Former President Donald Trump in May 2022 in Casper, Wyo. Chet Strange/Getty Images
The New Hampshire attorney general’s office is “carefully reviewing” the question of whether former President Donald Trump can run as a presidential candidate in the state, after one New Hampshire Republican argued that Trump’s role in encouraging the Jan. 6 protests that turned into an insurrection bars him from seeking office under the U.S. Constitution.
In a joint statement Tuesday afternoon following days of heated public discussion and a potential lawsuit, Attorney General John Formella and Secretary of State Dave Scanlan said the state’s Department of Justice was examining the issue.
“The Secretary of State’s Office has requested the Attorney General’s Office to advise the Secretary of State regarding the meaning of Section Three of the Fourteenth Amendment to the United States Constitution and the provision’s potential applicability to the upcoming presidential election cycle,” the statement reads in part.
“The Attorney General’s Office is now carefully reviewing the legal issues involved.”
The confusion arose after a group of conservative lawyers penned an article earlier this month arguing that the 14th Amendment precludes Trump from running for reelection.
Section 3 of that amendment reads: “No person shall be a Senator or Representative in Congress, or elector of President and Vice President, or hold any office, civil or military, under the United States, or under any State, who, having previously taken an oath, as a member of Congress, or as an officer of the United States, or as a member of any State legislature, or as an executive or judicial officer of any State, to support the Constitution of the United States, shall have engaged in insurrection or rebellion against the same, or given aid or comfort to the enemies thereof. But Congress may by a vote of two-thirds of each House, remove such disability.”
The legal scholars have argued that Trump’s involvement in promoting the protest event that turned into a riot in the U.S. Capitol — for which he is facing four federal criminal charges — qualifies as his having “engaged in insurrection or rebellion” against the United States, thus disqualifying him.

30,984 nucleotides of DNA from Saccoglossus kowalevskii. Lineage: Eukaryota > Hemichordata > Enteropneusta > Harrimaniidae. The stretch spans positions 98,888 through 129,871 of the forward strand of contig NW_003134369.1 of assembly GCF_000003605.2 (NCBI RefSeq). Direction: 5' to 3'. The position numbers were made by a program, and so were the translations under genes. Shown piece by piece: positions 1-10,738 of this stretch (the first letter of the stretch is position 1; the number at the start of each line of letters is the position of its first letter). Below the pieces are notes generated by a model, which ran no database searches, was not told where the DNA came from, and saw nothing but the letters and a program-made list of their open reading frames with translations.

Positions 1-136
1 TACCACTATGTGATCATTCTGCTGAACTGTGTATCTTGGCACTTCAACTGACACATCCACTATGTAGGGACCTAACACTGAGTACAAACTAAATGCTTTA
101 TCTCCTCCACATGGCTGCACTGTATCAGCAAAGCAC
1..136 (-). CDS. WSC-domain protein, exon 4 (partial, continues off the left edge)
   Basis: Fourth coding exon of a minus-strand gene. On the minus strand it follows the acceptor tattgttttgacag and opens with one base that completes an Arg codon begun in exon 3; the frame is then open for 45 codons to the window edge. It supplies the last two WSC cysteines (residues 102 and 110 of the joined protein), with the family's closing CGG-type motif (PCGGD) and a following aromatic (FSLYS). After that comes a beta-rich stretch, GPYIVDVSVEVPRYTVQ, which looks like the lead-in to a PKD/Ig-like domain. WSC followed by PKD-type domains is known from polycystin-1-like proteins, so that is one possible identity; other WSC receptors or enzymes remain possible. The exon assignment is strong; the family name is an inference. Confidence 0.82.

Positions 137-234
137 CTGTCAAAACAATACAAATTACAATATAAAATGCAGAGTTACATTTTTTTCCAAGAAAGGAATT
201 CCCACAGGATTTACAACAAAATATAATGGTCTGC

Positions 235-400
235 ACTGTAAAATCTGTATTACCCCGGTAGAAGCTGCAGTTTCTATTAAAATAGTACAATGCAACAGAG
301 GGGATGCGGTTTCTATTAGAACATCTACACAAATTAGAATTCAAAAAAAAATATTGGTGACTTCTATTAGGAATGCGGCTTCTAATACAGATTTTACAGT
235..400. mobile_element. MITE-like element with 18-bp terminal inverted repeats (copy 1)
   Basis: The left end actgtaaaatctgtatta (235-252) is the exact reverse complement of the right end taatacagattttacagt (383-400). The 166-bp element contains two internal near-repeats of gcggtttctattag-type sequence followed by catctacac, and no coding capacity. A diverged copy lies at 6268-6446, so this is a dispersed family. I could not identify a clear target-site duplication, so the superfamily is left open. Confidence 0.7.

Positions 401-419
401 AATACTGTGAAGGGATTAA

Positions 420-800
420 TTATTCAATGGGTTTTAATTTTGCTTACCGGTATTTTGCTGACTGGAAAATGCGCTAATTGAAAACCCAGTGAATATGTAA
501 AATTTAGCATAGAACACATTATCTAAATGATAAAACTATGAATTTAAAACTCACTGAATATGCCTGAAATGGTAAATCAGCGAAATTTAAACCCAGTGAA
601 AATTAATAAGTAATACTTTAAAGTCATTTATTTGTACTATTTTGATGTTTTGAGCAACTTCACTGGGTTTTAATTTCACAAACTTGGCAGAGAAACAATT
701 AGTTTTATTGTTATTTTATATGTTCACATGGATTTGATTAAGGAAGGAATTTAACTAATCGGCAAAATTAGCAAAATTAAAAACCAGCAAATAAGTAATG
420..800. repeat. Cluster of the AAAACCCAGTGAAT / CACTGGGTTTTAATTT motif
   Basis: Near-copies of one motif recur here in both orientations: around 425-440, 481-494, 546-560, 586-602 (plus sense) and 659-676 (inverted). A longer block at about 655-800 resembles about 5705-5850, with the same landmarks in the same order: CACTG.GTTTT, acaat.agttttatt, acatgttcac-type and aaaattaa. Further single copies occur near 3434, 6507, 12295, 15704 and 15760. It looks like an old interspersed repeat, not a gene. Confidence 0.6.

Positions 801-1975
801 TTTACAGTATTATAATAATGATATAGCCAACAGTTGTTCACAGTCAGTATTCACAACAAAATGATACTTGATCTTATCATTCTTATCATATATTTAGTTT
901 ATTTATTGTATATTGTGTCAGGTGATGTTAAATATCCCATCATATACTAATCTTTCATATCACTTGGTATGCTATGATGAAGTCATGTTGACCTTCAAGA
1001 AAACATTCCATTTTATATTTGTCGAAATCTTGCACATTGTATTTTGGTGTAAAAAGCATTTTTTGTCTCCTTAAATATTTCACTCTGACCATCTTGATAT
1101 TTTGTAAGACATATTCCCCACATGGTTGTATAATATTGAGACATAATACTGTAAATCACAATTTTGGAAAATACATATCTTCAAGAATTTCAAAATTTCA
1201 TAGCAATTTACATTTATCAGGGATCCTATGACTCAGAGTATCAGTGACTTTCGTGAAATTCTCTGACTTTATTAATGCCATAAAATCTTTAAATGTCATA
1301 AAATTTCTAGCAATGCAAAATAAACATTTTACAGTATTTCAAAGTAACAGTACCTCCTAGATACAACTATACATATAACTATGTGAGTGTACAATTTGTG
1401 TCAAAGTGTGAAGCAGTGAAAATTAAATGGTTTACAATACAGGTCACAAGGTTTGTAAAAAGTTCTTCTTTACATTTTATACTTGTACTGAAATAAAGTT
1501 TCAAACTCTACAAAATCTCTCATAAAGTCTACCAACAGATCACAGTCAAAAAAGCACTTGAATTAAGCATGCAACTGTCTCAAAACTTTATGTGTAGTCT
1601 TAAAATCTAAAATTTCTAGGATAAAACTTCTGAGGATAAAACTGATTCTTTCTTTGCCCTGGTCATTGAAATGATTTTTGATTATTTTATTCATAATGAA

In a radio interview last week, Corky Messner, a prominent New Hampshire Republican, cited that legal analysis and said he agreed that Trump was disqualified, the Boston Globe reported. Messner ran for U.S. Senate in 2020 against Democratic Sen. Jeanne Shaheen, and secured Trump’s endorsement at the time.
Messner has since told WMUR that he is weighing a legal challenge to prevent Trump from appearing on the ballot, and that he was considering financing the effort himself.
The proposal prompted a flurry of calls Monday from supporters of Trump to the New Hampshire secretary of state’s office, NBC News reported.
Scanlan has said he is looking into the proposal. But on Tuesday, he and Formella pushed back on the perception that they had decided to bar Trump from the ballot.
“Neither the Secretary of State’s Office nor the Attorney General’s Office has taken any position regarding the potential applicability of Section Three of the Fourteenth Amendment to the United States Constitution to the upcoming presidential election cycle,” the statement reads.
New Hampshire Bulletin is part of States Newsroom, a national nonprofit news organization.
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